When hints of fall approach northwestern Minnesota, an Allis Chalmers combine becomes a regular sight as it bounces its way along the prairie lands of Glendalough and Buffalo River state parks. The combine, so perfectly named “Allis,” is harvesting seeds, specifically prairie plant seeds, some of which are rare and all of which are an integral part of the ever-shrinking remnants of native prairie in the state.
From seed gathering, sorting, storing and planting to prescribed burning, mowing and weed control, it’s been a productive four years for Cindy Lueth, DNR Parks and Trails resource specialist, and her parks resource crew – all of whom are thankful that Minnesotans approved the Clean Water, Land and Legacy Amendment in 2008. The Legacy Amendment placed a new emphasis on conservation in Minnesota and accelerated natural resource management work at state parks and trails.
Prior to Legacy funding, money for restoring native prairies on state park lands was scarce. The prairie restoration crew for the Department of Natural Resources northwest region consisted of Lueth, one temporary employee and a few interns. The crew patched together salvaged equipment from other DNR divisions, lived in tents during the field season and converted old buildings into workspace and prairie plant seed sorting, storing and drying areas.
The crew also depended on other DNR Parks and Trails staff who donated time and equipment to plant and mow. Pope and Ottertail counties’ Sentence to Serve programs were called upon and park friends groups volunteered their time to gather and plant seed.
“We struggled without proper equipment and staff to restore and maintain our native prairie lands,” Lueth said. “Legacy funding allows us to greatly expand our prairie restoration in parks. It also enables us to build a skilled, specialty workforce focused on prairie restoration activities.”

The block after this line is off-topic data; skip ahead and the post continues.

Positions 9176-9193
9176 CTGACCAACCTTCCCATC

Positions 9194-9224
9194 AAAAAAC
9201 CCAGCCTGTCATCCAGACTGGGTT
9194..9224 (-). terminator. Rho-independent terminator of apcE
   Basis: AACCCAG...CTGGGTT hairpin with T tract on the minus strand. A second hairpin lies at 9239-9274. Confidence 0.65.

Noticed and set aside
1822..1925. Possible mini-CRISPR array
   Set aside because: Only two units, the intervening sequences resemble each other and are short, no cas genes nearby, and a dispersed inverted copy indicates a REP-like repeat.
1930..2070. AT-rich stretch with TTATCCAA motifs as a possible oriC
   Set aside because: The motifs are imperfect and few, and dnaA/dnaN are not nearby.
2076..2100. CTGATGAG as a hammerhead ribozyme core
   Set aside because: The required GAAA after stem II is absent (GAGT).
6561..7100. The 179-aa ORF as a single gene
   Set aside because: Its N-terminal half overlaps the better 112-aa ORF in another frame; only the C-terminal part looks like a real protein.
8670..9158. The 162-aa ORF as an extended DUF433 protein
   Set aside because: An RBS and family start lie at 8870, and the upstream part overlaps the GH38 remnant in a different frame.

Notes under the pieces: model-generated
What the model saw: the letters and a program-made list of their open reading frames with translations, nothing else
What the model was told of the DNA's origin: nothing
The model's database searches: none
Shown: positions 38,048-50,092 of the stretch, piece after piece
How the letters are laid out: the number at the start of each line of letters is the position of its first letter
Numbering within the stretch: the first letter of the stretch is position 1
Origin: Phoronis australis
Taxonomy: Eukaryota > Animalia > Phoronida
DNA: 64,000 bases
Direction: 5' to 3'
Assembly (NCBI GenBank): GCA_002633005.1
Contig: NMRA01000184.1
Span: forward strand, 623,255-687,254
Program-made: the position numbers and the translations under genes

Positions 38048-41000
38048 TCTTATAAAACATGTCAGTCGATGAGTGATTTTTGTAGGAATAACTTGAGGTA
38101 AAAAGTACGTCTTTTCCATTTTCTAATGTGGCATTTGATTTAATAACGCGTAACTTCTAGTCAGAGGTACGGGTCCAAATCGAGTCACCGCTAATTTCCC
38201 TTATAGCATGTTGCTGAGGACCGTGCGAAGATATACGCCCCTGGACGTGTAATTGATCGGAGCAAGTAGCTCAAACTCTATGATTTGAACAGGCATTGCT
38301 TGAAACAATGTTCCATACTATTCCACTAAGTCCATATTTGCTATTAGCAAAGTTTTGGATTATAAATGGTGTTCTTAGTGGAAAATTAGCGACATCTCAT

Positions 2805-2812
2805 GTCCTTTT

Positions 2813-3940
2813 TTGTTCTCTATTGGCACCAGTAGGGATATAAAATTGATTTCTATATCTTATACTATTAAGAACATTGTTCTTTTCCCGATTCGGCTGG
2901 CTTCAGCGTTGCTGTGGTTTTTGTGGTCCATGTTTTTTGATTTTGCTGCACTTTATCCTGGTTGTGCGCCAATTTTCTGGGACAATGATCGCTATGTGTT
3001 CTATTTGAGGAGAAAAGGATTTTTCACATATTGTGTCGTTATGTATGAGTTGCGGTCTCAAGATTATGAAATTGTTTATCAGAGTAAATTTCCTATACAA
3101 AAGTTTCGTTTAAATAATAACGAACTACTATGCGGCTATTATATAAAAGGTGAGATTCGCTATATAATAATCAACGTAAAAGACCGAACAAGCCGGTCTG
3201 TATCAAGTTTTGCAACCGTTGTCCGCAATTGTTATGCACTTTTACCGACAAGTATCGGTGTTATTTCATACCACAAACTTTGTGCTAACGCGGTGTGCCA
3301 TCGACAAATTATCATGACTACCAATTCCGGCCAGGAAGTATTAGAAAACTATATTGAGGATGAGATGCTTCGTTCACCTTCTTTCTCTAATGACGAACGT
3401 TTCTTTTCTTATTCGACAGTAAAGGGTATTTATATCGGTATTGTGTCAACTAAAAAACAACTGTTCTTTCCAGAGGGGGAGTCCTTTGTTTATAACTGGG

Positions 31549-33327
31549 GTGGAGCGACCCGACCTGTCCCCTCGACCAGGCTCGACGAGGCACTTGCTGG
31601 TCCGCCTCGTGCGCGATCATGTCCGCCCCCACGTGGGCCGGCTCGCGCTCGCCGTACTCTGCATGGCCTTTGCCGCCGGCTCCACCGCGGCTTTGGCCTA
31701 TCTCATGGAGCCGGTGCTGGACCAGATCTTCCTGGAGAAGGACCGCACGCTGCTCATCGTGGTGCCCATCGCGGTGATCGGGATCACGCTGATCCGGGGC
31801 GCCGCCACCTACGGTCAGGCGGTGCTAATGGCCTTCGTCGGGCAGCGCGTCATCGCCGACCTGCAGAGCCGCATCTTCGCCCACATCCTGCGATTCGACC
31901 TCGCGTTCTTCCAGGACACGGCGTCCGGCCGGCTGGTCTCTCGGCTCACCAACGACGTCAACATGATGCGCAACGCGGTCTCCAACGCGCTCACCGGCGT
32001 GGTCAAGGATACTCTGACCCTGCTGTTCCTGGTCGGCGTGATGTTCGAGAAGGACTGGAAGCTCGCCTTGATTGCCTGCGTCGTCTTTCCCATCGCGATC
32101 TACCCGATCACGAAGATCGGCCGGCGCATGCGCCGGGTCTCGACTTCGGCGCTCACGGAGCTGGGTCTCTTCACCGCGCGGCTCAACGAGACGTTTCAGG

Lueth designs, administers and applies for project money. She also supervises the highly skilled workforce, traveling from park to park throughout the growing season conducting complex restoration projects. She describes their restoration efforts as “behind the scenery” and explains that prairie restoration is as much an art as a science – a fairly new science.
Operating “behind the scenery” requires a strategic plan made up of many intricate pieces of a puzzle. It begins with historic pieces gathered from old photos and maps that offer clues as to the pre-settlement prairie species that existed and hints as to how fire, grazing, plowing and invasive species have altered native landscapes.
These historic pieces form the planning process that aims to recreate prairies that resemble those present prior to European settlement. Using prescribed fire, cutting brush and trees and managing invasive species, the landscape is prepared for planting.
Each landscape offers its own unique combination of soils, moisture and temperature. Resource specialists nurture prairie plants growing on pieces of remnant native prairie on prairie region state park lands that stretch from Lake Bronson to Lake Carlos state parks. These remnant sites are so complex they contain upwards of 300 plant species that required centuries to diversify. A Conservation Corps of Minnesota team helps the resource crew hand pick the precious seed, some of which is from prairie plant species so rare and site-specific that it cannot be obtained from any other source.